.Jay Rosenblatt’s When We Were Bullies

‘When We Were Bullies’ uncovers a forgotten disgrace

There are documentarians, and then there is Jay Rosenblatt. 

Other doc-makers tend to migrate from the general to the specific in their work, moving from a broad scope down to the personal in telling their subjects’ stories. Rosenblatt takes almost everything personally from the beginning. The award-winning San Francisco-based writer-producer-director-editor, who serves as the program director of that city’s Jewish Film Festival, seems to pluck his projects from the collective unconscious and then project them up to the cosmic level, with editing that Sergei Eisenstein could admire.

When We Were Bullies is a 56-year-old guilty memory. In 1965, Rosenblatt was a fifth-grade pupil at PS 194 in Brooklyn, NY. One afternoon, the teacher, Mrs. Bromberg, held the class for a few minutes after the dismissal bell, because of the actions of a boy named Dick. After the class was let go and the students left the building, they surrounded Dick, chanting, spitting and punching him for his “crime.” Young Rosenblatt joined in as well. No serious physical harm was done, the students went home and life moved on. Or so it would seem.

Fast-forward to 2021. A small action in a random film reminds Rosenblatt of the incident, and the long-buried recollection resurfaces to haunt him. As fate would have it, Rosenblatt coincidentally makes contact with another former PS 194 classmate–Richard from Berkeley–who also ruminates on the fateful afternoon, and they join forces to contact the witnesses and reopen the painful past. The short documentary takes shape as an investigation of the incident itself, but also of the concepts of mob violence and moral memory. And, as before, it’s about Rosenblatt’s way of looking at life and the interconnected events that go into it, for each one of us. First and foremost in all this is Rosenblatt’s persistent compassion.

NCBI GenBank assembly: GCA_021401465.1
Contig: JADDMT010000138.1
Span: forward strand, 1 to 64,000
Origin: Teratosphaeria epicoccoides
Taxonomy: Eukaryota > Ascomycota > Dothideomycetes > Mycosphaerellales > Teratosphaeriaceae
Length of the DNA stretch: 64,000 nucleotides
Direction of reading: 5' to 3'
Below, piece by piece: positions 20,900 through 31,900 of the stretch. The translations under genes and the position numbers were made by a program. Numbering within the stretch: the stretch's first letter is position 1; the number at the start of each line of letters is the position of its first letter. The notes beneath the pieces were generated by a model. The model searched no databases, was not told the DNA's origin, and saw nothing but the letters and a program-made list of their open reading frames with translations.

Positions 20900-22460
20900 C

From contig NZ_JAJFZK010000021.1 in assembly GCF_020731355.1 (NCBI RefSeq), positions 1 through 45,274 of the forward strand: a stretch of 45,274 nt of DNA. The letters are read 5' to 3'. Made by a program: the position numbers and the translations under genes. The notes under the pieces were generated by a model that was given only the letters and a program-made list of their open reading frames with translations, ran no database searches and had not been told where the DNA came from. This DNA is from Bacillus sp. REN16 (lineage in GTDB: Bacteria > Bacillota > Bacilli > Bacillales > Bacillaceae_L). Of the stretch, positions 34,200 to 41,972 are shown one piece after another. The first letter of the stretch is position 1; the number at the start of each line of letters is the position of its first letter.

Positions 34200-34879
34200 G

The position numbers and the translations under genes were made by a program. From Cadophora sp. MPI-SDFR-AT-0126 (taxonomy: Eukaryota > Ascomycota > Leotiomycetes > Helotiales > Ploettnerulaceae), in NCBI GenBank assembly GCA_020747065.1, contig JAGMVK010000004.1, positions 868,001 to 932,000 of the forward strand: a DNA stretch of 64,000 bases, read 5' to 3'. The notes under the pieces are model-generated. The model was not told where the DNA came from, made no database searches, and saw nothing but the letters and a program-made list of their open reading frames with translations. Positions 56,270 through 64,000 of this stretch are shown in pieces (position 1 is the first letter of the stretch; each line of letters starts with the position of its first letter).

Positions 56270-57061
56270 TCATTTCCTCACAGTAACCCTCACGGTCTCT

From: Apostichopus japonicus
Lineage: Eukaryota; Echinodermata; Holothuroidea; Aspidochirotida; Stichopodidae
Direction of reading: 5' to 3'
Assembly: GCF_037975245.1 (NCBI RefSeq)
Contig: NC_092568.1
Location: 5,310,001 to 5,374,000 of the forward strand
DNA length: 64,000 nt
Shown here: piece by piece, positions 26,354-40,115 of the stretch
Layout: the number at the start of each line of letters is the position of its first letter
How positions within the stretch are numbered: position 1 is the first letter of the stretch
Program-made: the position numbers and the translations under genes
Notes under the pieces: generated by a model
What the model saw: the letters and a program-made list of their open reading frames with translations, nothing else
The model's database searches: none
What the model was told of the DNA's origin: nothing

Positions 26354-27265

Other former classmates have their own takes on Dick’s long-ago humiliation. Recollections run the gamut: equivocations, rationalizations, claims they don’t remember, etc. But very few people are indifferent.

In an open letter to the unreachable Dick, Rosenblatt says, “The film is not really about you, but about us. Everyone carries the pain. So much of life involves hiding our vulnerabilities.” Leave it to Rosenblatt to put it all in perspective.



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